The Iowa race has been seen as tight­en­ing since GOP can­did­ate Joni Ernst won the June 3 primary con­vin­cingly. That sense cul­min­ated this week­end with the news that Bra­ley’s cam­paign had par­ted ways with its poll­ster and ad-maker earli­er this sum­mer (first re­por­ted by Politico).

Chief among Bra­ley’s mis­steps this year, and ap­pear­ing most fre­quently in GOP ads, are his now-in­fam­ous com­ments from a fun­draiser in which he de­scribed GOP Sen. Chuck Grass­ley as “a farm­er from Iowa who nev­er went to law school.”

Polls find the race is now a toss-up: The most re­cent, from NBC/Mar­ist, found Bra­ley and Ernst tied at 43 per­cent each. Oth­er re­cent pub­lic polling has giv­en a slight edge to either Bra­ley or Ernst — a far cry from the con­sist­ent high-single-di­git leads Bra­ley was com­mand­ing earli­er this year.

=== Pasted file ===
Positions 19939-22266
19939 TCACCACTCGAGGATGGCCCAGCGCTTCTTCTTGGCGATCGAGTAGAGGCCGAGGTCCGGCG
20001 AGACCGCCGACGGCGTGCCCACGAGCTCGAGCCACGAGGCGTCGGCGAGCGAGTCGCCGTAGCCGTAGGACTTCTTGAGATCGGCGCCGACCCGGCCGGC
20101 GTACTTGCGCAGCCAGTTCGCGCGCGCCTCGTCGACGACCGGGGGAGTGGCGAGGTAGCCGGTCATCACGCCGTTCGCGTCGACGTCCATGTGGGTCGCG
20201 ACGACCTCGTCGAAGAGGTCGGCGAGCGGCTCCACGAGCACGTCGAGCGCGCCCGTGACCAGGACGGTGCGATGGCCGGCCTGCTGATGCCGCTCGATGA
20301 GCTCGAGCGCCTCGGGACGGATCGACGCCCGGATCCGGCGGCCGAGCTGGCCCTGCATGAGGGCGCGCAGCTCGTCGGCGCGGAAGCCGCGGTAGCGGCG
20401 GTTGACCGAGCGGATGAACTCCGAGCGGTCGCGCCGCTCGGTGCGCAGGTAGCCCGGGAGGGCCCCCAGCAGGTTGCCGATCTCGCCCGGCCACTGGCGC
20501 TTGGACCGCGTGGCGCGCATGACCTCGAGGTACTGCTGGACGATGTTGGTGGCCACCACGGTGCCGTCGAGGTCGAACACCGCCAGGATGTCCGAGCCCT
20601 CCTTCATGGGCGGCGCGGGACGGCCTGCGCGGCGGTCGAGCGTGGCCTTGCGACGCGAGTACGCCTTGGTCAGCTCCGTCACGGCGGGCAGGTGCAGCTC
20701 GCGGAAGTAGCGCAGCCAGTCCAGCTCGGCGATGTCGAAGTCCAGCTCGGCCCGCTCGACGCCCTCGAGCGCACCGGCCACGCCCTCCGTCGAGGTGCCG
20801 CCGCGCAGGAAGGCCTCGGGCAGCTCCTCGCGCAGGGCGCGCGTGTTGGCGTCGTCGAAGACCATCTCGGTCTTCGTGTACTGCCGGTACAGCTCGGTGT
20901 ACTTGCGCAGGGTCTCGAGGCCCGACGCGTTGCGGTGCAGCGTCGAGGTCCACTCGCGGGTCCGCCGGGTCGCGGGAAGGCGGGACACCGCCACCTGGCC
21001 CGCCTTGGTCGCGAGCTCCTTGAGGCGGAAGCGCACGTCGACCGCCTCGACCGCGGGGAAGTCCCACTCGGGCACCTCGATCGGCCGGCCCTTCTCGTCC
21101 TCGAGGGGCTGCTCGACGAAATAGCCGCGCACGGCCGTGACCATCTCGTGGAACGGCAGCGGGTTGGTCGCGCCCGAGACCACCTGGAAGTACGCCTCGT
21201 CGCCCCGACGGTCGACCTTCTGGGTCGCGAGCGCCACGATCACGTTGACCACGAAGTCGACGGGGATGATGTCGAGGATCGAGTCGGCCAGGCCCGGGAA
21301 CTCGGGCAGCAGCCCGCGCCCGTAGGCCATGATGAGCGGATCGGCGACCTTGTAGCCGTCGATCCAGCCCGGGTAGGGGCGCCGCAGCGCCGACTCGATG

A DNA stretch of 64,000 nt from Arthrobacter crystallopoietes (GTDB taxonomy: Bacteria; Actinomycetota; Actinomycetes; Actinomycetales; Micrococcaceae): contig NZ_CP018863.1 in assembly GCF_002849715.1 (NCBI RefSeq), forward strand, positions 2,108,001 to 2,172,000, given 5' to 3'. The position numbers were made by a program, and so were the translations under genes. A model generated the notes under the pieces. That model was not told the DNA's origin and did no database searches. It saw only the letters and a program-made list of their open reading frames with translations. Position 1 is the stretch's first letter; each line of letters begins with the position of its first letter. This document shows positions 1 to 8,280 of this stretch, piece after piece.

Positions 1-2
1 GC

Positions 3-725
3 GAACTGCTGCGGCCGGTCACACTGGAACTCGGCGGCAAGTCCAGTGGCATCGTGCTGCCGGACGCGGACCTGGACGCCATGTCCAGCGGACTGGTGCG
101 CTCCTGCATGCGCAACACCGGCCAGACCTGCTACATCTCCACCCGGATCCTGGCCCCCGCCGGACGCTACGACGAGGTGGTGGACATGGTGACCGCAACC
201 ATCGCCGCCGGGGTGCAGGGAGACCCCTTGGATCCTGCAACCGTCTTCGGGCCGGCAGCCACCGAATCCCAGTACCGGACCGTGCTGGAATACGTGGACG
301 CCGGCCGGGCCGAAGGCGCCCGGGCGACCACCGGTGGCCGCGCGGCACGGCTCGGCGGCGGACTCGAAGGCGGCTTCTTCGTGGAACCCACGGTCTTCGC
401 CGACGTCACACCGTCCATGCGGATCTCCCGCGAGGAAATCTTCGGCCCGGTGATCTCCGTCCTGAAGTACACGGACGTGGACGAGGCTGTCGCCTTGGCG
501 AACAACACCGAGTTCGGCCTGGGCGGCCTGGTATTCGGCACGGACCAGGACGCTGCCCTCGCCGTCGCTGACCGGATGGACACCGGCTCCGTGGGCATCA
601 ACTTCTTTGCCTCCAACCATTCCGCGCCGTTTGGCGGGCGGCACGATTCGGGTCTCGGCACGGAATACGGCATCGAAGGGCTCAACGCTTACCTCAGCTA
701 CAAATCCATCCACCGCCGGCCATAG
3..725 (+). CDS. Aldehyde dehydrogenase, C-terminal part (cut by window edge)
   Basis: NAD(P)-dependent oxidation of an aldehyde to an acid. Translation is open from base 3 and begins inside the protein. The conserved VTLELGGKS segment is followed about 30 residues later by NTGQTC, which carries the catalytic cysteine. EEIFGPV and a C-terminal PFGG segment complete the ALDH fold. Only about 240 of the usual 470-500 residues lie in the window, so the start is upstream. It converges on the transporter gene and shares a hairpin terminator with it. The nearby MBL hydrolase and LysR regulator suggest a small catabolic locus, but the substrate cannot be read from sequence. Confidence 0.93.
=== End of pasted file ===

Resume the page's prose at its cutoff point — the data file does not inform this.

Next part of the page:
“This race did a 180 when [Bra­ley] stubbed his toe on that ‘farm­er’ com­ment,” said former Des Moines Re­gister polit­ic­al re­port­er Dav­id Yepsen. “He may have mor­tally wounded him­self with that, be­cause he wasn’t well-known to a lot of people.”

And while Bra­ley still has con­sid­er­ably more money in the bank than Ernst — he has $2.7 mil­lion on hand, com­pared with $1.1 mil­lion for Ernst — the GOP can­did­ate out­raised Bra­ley slightly in the second quarter, prov­ing she can suc­cess­fully raise big sums.

All three top polit­ic­al pro­gnost­ic­at­ors — The Cook Polit­ic­al Re­port, The Rothen­berg Polit­ic­al Re­port and Larry Sabato’s “Crys­tal Ball” — have shif­ted the race to­ward Re­pub­lic­ans in re­cent weeks and now rate it as a pure toss-up.